On July 19, 2018, the House Rules Committee released two HSA-related bills (Rules Committee Prints 115-82 and 115-83) that re-packaged 10 of the 11 bills approved by the House Ways & Means Committee on July 12 into two separate bills. On July 23, these bills were party-line approved 8-4 by the House Rules Committee, and on July 25, they were adopted by the House of Representatives. Now, the bills will move on to the Senate for consideration later this year.
For years, passwords were the linchpin of security. But in a digital world, they just aren’t enough to hold back the multi-billion dollar tide of payment fraud. Thankfully, the technology needed to power a new wave of frictionless, near-perfect authentication is already widespread.
On July 11, 2018, the House Ways and Means committee will mark up its new bill with two of the four HSA Council-proposed provisions expected to be in play – HSAs for working seniors and increasing contributions to the out-of-pocket maximum.
The vast majority of healthcare data breaches are caused (or exacerbated) by human error. To avoid becoming the next big data breach headline, you’ll need to invest in a combination of strong security policy, preventative technologies, and end user training.
There are plenty of myths surrounding the CDH market. To help dispel some of them, we sat down with WageWorks Chief Compliance Officer, Jody Dietel, who was recently invited to speak in front of the House of Representatives Ways and Means Subcommittee on Health about lowering costs and expanding access to consumer-directed health (CDH) plans.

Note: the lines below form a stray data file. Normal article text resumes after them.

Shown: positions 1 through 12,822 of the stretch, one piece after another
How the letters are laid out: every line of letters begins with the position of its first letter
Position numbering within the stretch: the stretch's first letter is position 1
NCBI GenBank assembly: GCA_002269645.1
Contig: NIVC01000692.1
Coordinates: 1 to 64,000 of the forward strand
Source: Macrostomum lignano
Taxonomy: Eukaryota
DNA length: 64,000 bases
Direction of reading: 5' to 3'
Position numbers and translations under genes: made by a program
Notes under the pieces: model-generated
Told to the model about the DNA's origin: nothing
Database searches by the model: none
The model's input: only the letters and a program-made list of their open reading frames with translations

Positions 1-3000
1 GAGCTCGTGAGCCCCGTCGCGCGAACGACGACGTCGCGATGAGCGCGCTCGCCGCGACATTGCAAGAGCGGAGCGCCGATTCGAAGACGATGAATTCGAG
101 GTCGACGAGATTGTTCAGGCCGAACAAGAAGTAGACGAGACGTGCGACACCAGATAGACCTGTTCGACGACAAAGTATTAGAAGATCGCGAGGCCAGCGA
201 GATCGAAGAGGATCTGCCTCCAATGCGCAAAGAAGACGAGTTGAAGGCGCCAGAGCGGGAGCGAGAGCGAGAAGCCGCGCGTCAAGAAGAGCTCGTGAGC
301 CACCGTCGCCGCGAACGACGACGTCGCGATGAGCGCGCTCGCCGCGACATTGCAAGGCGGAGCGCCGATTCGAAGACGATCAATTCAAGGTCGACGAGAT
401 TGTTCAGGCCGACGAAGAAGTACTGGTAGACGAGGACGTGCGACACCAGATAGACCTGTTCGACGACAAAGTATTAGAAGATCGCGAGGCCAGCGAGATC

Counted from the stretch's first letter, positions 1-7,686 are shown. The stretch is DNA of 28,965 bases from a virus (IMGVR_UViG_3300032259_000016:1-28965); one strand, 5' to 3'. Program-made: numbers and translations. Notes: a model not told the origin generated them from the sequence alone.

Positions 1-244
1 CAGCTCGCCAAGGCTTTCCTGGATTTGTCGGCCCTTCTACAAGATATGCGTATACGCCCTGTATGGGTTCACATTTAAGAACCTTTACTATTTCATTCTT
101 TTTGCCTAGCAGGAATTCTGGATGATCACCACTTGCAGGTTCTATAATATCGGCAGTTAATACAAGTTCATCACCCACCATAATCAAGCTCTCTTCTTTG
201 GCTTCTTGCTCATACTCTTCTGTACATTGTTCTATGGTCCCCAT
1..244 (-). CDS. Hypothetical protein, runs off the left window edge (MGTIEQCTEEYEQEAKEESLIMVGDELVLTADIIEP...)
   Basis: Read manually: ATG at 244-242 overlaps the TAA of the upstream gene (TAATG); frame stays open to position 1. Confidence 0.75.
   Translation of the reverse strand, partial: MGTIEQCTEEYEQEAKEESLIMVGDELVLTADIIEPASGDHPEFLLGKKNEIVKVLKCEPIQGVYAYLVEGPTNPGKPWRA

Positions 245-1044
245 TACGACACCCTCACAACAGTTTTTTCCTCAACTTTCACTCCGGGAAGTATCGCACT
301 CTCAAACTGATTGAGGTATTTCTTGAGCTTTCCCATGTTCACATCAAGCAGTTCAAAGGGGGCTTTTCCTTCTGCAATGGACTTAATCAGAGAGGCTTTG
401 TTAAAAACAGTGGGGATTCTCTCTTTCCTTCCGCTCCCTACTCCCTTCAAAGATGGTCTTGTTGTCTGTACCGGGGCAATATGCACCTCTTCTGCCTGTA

The consumer-directed healthcare (CDH) industry, represented by the American Bankers Association HSA Council and ECFC, have been busy testifying before House and congressional committees to ignite legislative efforts that make medical coverage more accessible and more affordable to Americans.
By the end of 2019, 72% of large employers will offer a consumer directed health plan (CDHP). But at the same time, only a third of eligible employees are enrolled in CDHPs. So what’s going wrong?
Fraud is, and will continue to be, a major concern for the healthcare industry. But, if we take it seriously, and allocate the resourves necessary to manage it effectively, we can largely prevent it from negatively affecting our customers' account security and user experience.
The US House of Representatives Republican leadership has issued its tax reform proposal. If enacted as written, it would eliminate some CDH products. The bill also includes good news for the industry. This is just a first step in a long tax reform process that will continue at least until the end of the year. Throughout that time, Alegeus and the CDH industry will actively monitoring this process and educate Congress on the important benefits CDH products provide. UPDATE: Read the blog for an update on the provision regarding Dependent Care FSAs.
On October 31st, the IRS released a notice with guidance on Qualified Small Employer Health Reimbursement Arrangements (QSEHRAs). The guidance is provided in the form of questions and answers and details what is needed to establish a QSEHRA, eligibility for QSEHRA, tax consequences, written notices and how QSEHRAs will interact with HSAs. While these are not the final regulations, the notice does provide some clarity on how to establish and manage a QSEHRA program. Two questions that Alegeus and the CDH industry had requested further guidance on from the IRS were what defines an eligible employer and how a QSEHRA interacts with HSAs. The Notice does provide guidance on those questions.